Dude, your tax dollars just flew out the window

I heard a news report about this during the Rush Limbaugh show this morning:

NC Wants Dell to Repay Incentives for Closing Plant:

N.C. government leaders are asking Dell to repay tax breaks and other incentives the PC maker received from them when it built its PC plant four years ago. Dell has announced it is closing the manufacturing plant by January 2010, a move that will cost 905 employees their jobs. The shutdown is part of a larger initiative by Dell to save $4 billion through cost-cutting measures.

North Carolina leaders want Dell to pay for shutting down a four-year-old PC manufacturing plant in their state.

Dell officials announced Oct. 7 that they were closing the plant in Winston-Salem, N.C., by January 2010, a move that will cost 905 employees their jobs. The closing is part of a company-wide initiative designed to cut costs and save Dell about $4 billion.

It is the same plant that Dell built after state and local government leaders promised Dell more than $300 million in tax breaks and other incentives to come to North Carolina. States routinely offer such incentives to businesses in hopes of enticing them to locate there.

After a talk Oct. 8, N.C. Gov. Beverly Perdue told local reporters that she was determined to ensure that the state gets back “every red cent back that Dell has received."

City and Forsythe County officials also are looking to get repayment from the PC maker.

A Dell spokesman has said the company will meet state and local officials to talk about incentive agreements, and that Dell will honor those agreements.

Dell is looking not only to reduce expenses, but also to remake itself. The company is still the worlds second-largest PC vendor, behind Hewlett-Packard, but is feeling the pressure from other OEMs, such as Acer, in a market that has been severely hit by the global recession. Research firm Gartner in June said overall PC shipments would decline this year by 6 percent over 2008, with desktop sales dropping 16 percent.

PC makers are hoping to see a boost in shipments later this year and into next as businesses refresh their aging fleets of computers. They also expect Microsoft’s release of its Windows 7 operating system this month to fuel sales.

Dell also is looking to grow its services business, as illustrated by its anticipated $3 billion purchase of Perot Systems, announced in September.

This is creepily familiar to Edmontonians, who remember stories like this (similar passages boldfaced):900 jobs affected as Dell closes Edmonton call centre:
Dell Inc. announced Thursday that it is closing its Edmonton call centre, a move that will affect more than 900 employees.

It's the second time in a week that computer company has announced cuts to operations in Canada. On Tuesday, Dell called off plans to create 1,200 new jobs in Ottawa and instead announced dozens of layoffs at a call centre in that city.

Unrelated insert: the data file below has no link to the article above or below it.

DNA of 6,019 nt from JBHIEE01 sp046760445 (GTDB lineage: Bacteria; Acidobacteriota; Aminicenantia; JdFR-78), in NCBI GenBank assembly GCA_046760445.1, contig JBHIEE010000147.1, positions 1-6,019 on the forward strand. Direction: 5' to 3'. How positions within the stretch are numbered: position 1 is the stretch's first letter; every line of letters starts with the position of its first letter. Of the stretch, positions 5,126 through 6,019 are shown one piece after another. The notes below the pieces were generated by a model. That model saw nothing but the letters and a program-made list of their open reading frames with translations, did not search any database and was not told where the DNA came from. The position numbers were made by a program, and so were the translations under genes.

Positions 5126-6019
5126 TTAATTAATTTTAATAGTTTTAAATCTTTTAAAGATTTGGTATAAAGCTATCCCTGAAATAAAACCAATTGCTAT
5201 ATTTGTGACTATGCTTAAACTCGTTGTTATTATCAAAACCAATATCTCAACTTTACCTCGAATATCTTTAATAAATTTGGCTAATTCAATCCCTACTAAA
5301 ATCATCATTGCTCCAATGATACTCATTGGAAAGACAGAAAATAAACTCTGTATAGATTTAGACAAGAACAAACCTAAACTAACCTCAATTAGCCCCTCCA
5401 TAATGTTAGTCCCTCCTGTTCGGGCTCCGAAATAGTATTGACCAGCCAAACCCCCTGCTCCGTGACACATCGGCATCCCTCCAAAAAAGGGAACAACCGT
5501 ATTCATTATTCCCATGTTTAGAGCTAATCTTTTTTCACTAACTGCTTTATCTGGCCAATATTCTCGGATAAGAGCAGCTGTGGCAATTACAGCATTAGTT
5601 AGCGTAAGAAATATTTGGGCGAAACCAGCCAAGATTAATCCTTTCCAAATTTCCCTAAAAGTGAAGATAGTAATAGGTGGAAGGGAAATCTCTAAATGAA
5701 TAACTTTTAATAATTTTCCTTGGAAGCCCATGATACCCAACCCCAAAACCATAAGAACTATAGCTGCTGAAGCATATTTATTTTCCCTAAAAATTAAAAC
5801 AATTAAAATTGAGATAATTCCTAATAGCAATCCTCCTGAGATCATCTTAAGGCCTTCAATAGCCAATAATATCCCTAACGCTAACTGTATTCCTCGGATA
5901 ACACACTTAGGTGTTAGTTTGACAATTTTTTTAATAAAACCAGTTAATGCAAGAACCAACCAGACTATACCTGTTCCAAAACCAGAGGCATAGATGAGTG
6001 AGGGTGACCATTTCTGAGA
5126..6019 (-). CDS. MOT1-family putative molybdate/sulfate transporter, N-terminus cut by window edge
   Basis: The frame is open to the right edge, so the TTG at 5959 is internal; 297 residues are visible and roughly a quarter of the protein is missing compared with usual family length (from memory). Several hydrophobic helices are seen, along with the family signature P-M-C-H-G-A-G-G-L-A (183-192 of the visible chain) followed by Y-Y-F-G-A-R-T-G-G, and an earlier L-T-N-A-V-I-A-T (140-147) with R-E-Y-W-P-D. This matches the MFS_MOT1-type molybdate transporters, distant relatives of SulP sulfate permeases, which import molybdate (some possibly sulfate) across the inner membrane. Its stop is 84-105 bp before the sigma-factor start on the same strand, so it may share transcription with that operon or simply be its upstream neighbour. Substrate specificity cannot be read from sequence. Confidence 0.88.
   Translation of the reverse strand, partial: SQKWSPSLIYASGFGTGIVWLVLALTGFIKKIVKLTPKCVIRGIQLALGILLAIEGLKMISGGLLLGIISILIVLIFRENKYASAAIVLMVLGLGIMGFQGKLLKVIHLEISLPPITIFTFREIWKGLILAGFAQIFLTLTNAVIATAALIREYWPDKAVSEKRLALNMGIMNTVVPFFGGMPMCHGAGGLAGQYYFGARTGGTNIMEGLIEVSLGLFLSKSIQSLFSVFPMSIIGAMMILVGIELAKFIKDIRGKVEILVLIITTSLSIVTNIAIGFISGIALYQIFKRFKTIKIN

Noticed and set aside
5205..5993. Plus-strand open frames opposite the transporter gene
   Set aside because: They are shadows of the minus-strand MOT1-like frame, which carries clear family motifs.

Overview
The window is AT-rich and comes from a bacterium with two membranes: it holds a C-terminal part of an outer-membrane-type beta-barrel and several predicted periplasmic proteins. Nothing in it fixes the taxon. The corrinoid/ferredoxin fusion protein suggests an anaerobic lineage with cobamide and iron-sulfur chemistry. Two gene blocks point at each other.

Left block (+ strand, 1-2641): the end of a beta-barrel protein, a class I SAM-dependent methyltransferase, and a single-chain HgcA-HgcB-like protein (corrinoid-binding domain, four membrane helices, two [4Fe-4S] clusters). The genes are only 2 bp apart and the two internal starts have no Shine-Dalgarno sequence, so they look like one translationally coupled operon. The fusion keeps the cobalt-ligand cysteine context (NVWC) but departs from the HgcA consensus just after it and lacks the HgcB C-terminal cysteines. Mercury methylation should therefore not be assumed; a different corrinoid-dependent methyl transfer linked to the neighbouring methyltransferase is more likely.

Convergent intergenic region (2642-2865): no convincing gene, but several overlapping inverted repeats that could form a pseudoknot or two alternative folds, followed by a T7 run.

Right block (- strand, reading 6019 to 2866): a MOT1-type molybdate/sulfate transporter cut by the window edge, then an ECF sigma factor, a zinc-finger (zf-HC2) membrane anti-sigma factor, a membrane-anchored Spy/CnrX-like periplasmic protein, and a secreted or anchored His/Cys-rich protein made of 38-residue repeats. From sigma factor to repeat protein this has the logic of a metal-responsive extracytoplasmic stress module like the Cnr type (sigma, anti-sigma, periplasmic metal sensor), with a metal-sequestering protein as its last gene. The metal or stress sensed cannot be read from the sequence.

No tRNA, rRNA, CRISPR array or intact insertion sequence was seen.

It also comes less than three years after the city lured the call centre with economic concessions.

Employees at the Edmonton call centre were told Thursday that all operations will shut down by May, said Dell employee Ken Smuda, who has only been with the company for five months.

"It's unfortunate," he said. "I was looking forward to a nice long career with this company and now here I am one of the people who is back on the streets looking again."

Edmonton Mayor Stephen Mandel said company officials informed the city about the decision Thursday morning.

"We knew it was coming but we didn't think it was to the degree it was," Mandel said.

He said he was told Dell is shutting down, in part, because it's having trouble attracting and keeping staff in Edmonton's tight labour market.

"Their turnover was so high they couldn't keep people trained well enough to keep the level of service up," Mandel said.

The city lured the call centre to the city in 2005 with a 20-year agreement to waive property taxes on the company's southside call centre, concessions worth $1.1 million for the first five years.

The city may be able to recoup some of that money, said Kenn Bur, director of communications for Economic Development Edmonton.

"There a number of scenarios and we have referred that to our legal counsel," he said.

Headquartered in Round Rock, Texas, Dell is in the middle of consolidating its global operations and cutting its costs. The company's stated goal is to cut about 10 per cent of its workforce.
Somehow I doubt that North Carolina's job market is so hot that Dell can't recruit staff, but they ended up losing the Dell facility anyways.

Okay, can these continual stories teach anybody a lesson?
  1. If a company wants to set up shop in your city, than welcome them with open arms and closed wallets.
  2. Don't trust Dell. Geesh, has nobody ever heard the ol' "fool me once" line?